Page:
Hornby residents ‘hopeful’ of saving village swimming pool

Hornby Swimming Pool and car park.
Hornby Swimming Pool and car park.

Hornby residents are hopeful for the future of their village swimming pool after councillors agreed to ‘mothball’ the pool as part of their 2017/18 budget proposals on Wednesday evening.

Lancaster City Council will cease running the pool from March 31 and hand it back to owners Lancashire County Council.

It will then be maintained in order to give residents six months to draw up a business programme and set up a community asset transfer to run the pool themselves.

It is hoped grant funding might be available from a body such as Sport England.

In 2015/16 the pool ran at a loss of £74,622, costing £147,814 to run with income of £73,192.

Hornby Focus School had originally shown interest in putting together a plan to buy the pool but then withdrew.

They said Hornby pool “lacks the sort of additional leisure facilities that could help to make it a viable concern”.

Conservative councillor Roger Mace said at Wednesday’s meeting: “It’s in the interest of the local people that they have some means of local recreation.”

Labour councillor Darren Clifford, cabinet member for tourism, said: “It’s quite a sad situation. We want to give the pools a very good chance of survival but we have to come back to whether there’s a viable business at this stage and the answer is that there isn’t.”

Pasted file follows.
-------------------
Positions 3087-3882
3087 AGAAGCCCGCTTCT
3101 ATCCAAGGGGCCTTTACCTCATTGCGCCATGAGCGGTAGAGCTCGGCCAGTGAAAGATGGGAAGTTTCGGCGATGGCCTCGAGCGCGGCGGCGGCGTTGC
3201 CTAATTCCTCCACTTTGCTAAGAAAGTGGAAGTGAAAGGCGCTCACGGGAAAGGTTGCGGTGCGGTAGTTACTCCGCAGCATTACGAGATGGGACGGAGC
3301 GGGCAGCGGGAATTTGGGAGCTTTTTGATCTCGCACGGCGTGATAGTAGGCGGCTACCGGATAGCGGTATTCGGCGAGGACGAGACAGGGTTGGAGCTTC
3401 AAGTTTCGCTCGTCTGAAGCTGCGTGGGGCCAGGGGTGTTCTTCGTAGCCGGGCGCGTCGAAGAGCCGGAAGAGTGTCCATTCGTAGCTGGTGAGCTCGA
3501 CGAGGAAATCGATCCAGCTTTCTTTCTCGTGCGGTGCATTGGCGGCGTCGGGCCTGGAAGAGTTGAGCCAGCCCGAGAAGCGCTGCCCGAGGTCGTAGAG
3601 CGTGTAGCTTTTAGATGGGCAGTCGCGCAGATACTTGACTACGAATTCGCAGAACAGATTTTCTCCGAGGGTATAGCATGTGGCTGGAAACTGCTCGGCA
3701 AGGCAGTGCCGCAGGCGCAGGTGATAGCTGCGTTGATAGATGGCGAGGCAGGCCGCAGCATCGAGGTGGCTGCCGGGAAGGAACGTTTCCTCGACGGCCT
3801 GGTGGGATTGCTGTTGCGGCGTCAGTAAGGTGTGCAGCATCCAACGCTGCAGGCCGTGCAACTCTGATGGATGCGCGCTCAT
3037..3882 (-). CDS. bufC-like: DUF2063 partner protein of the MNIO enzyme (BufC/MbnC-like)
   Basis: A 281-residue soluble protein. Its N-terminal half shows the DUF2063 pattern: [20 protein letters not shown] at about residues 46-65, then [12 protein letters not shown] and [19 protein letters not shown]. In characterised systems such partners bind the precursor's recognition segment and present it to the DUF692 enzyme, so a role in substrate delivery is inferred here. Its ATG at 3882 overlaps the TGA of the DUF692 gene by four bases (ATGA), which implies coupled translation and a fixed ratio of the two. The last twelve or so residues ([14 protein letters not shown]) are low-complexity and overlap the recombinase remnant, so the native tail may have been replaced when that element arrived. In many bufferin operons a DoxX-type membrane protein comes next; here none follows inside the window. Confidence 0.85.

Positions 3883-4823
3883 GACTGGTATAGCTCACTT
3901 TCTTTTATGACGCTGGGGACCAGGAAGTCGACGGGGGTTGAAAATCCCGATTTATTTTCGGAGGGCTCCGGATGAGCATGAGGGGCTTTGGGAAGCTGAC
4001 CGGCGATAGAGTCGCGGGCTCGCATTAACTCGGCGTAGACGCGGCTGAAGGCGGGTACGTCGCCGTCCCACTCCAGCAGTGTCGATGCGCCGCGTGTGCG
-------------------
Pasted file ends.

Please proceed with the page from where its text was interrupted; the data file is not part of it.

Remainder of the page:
David Collins, secretary of Hornby Village Trust, said villagers were now “quietly hopeful” of being able to progress with forming a trust to take over the running of the pool.

“I am told hundreds of pools around the country are run like this,” he said.

“We are going to give it our best shot.”

The news is positive for the many swimmers who use the facility.

Bob McGachie, who is behind the drive to keep the pool open, said many elderly people and children rely on Hornby swimming pool.

He said pensioners, schools and parents were united behind the campaign and doctors regularly refer elderly people to use the pool for therapy after knee and hip replacements.

An ePetition aimed at saving the pool gained more than 300 signatures, while a ‘Save Hornby Pool’ Facebook page has also been set up.

The pool was opened in 1977 after being built using money raised by the community.

Carnforth High and Heysham High schools are currently in takeover talks with the city council which means Carnforth and Heysham pools will stay open until September at least.